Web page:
But Michael won’t let humanity fall without a fight. Armed with a Waco-sized arsenal of assault weapons he hunkers down with the diner’s patrons a largely superfluous collection of thinly-sketched caricatures from various demographic groups led by Dennis Quaid as the diner’s grizzled owner Tyrese Gibson as a hip-hop hustler and Lucas Black as a simple-minded country boy.
Together they mount a heroic final stand against hordes of angels who’ve taken possession of “weak-willed” humans turning kindly old grandmas and mild-mannered ice cream vendors into snarling ravenous foul-mouthed beasts. They descend upon the ramshackle diner in a series of full-frontal assaults commanded by the archangel Gabriel (Kevin Durand) the George Pickett of End of Days generals.
Beneath its superficial religious facade Legion is really just a run-of-the-mill zombie flick a Biblical I Am Legend. Bettany an actor accustomed to smaller dramatic roles in films like A Beautiful Mind and The Da Vinci Code looks perfectly at ease in his first major action role wielding machine guns and bowie knives with equal aplomb. Conversely first-time director Scott Stewart a former visual effects artist does little to prove himself worthy of such a promotion serving up some impressive CGI work but not much else worthy of note.
Hot on the heels of the 3-D release of the Toy Story/Toy Story 2 double feature, Disney today debuted the first full-length trailer for Toy Story 3, the forthcoming continuation of the acclaimed computer-animated franchise. The latest installment has Buzz, Woody and the rest of the bunch fighting for their lives after their owner donates them to a day-care center:
Toy Story 3 reunites all of the major names from the preceding films, including Tom Hanks, Tim Allen, Joan Cusack, Don Rickles, Wallace Shawn and more. Newcomers include Michael Keaton and Whoopi Goldberg.
Toy Story 3 opens June 18, 2010.
Source: Yahoo! Movies
Check out the trailer for Bad Lieutenant: Port of Call New Orleans starring Nicolas Cage, Eva Mendes and Val Kilmer.
The film, directed by Werner Herzog, is about a rogue detective (Cage), who's devoted to both his job and his drugs. He plays "loose and fast" with the law and of course, he finds himself in a bit of trouble.
Check out the trailer and let us know if you think it's as bat-sh*t crazy as we do!
The film hits theaters on November 20th and also stars Fairuza Balk, Jennifer Coolidge, Vondie Curtis Hall, Shawn Hatosy and Denzel Whitaker.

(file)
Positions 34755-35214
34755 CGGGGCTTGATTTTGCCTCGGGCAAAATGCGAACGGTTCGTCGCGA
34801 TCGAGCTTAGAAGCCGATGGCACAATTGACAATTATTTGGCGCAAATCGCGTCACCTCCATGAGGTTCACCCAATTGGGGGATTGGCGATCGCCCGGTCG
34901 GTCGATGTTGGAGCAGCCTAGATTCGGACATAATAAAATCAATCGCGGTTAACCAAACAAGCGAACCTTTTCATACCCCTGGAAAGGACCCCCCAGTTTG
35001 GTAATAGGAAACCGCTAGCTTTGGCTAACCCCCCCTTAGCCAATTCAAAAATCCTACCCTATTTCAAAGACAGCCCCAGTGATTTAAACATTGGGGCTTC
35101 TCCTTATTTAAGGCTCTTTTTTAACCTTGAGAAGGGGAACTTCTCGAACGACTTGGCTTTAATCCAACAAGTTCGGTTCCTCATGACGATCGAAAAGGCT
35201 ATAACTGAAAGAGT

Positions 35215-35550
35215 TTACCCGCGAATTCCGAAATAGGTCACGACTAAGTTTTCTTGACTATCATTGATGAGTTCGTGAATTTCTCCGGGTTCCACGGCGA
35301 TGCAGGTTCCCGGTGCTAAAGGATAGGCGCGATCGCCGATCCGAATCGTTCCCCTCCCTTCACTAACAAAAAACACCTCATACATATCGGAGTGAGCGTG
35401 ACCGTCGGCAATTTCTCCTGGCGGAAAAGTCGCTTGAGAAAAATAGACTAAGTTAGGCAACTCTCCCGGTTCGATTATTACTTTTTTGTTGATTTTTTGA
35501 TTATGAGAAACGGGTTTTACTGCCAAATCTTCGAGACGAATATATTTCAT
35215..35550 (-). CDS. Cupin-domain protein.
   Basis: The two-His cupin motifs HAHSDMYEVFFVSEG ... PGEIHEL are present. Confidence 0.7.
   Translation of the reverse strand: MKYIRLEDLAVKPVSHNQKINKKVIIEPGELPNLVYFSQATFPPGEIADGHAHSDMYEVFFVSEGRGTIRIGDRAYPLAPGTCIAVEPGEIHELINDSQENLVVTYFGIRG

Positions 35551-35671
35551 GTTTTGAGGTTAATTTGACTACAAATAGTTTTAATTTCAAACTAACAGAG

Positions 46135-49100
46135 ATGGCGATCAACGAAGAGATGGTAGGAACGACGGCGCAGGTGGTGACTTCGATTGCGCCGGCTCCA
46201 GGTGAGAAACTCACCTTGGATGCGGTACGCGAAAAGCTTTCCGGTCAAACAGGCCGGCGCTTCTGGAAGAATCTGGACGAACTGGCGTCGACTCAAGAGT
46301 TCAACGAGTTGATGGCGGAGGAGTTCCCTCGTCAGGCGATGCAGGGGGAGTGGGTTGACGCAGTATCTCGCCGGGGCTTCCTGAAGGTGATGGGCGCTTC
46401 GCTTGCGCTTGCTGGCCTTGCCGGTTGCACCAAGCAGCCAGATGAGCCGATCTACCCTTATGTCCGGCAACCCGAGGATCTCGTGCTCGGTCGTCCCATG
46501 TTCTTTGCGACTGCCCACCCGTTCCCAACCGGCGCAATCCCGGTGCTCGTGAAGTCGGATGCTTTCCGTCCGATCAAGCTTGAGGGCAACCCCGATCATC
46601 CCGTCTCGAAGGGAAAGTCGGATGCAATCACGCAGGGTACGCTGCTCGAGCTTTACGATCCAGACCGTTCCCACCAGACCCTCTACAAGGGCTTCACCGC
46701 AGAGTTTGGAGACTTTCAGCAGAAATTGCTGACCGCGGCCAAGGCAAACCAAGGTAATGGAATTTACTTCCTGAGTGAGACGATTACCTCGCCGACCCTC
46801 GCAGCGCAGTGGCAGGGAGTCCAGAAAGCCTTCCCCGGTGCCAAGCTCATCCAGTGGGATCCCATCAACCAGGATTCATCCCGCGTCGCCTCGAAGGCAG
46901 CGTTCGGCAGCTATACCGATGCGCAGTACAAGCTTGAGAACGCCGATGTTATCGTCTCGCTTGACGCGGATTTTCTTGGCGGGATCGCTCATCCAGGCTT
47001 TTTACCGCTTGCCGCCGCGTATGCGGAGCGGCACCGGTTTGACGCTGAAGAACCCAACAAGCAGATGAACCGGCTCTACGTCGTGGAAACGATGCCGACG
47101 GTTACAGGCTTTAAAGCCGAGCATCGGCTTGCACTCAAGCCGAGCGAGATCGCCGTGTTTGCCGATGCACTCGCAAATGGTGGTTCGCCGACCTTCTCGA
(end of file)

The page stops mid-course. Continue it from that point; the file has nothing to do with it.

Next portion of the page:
Superstar Jay-Z is proving his status as a hip-hop heavyweight -- he has been named the most powerful person in the rap world.
The “99 Problems” hitmaker (real name Shawn Carter), has landed the top spot on rap magazine The Source's Power 30 list, citing his clothing label Rocawear, his part-ownership of basketball team the New Jersey Nets, and his recent Live Nation deal -- rumored to be worth a whopping $150 million -- as proof of his leadership credentials.
Jay-Z, who is married to Beyonce Knowles, leads the countdown ahead of Sean 'Diddy' Combs, 50 Cent, Lil Wayne and Snoop Dogg.
President Barack Obama also gets an honorary mention on the list in recognition of his influence on the young hip-hop generation.
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While CBS was busy handing out Grammys for what felt like all of Sunday night, ABC made some important announcements of its own: the participants in season 8 of Dancing with the Stars.
Well, most of them, anyway.
Thirteen ‘star’ contestants were announced, with the final celeb dancers to be revealed on Feb. 12.
Among the highlights: Jackass’ resident self-mutilator Steve-O; Grammy-winning rapper/onetime jailbird Lil' Kim; Apple cofounder/Kathy Griffin’s former beau Steve Wozniak; actress/reality TV also-ran Denise Richards; and pop-turned-country singer Jewel and her cowboy husband Ty Murray, the first-ever spouses to appear together on the show.
The other contestants will include Olympic gold-medal gymnast (and token athlete participant) Shawn Johnson; country singer Chuck Wicks; Gilles Marini (aka “The Naked Guy” from the Sex and the City movie); former NFL star (and token football-player contestant) Lawrence Taylor; Access Hollywood co-host Nancy O'Dell; ‘80s singer Belinda Carlisle; and TV journeyman David Alan Grier.
The new season kicks off March 9.
So, who do you expect -- or hope -- the final contestants will be?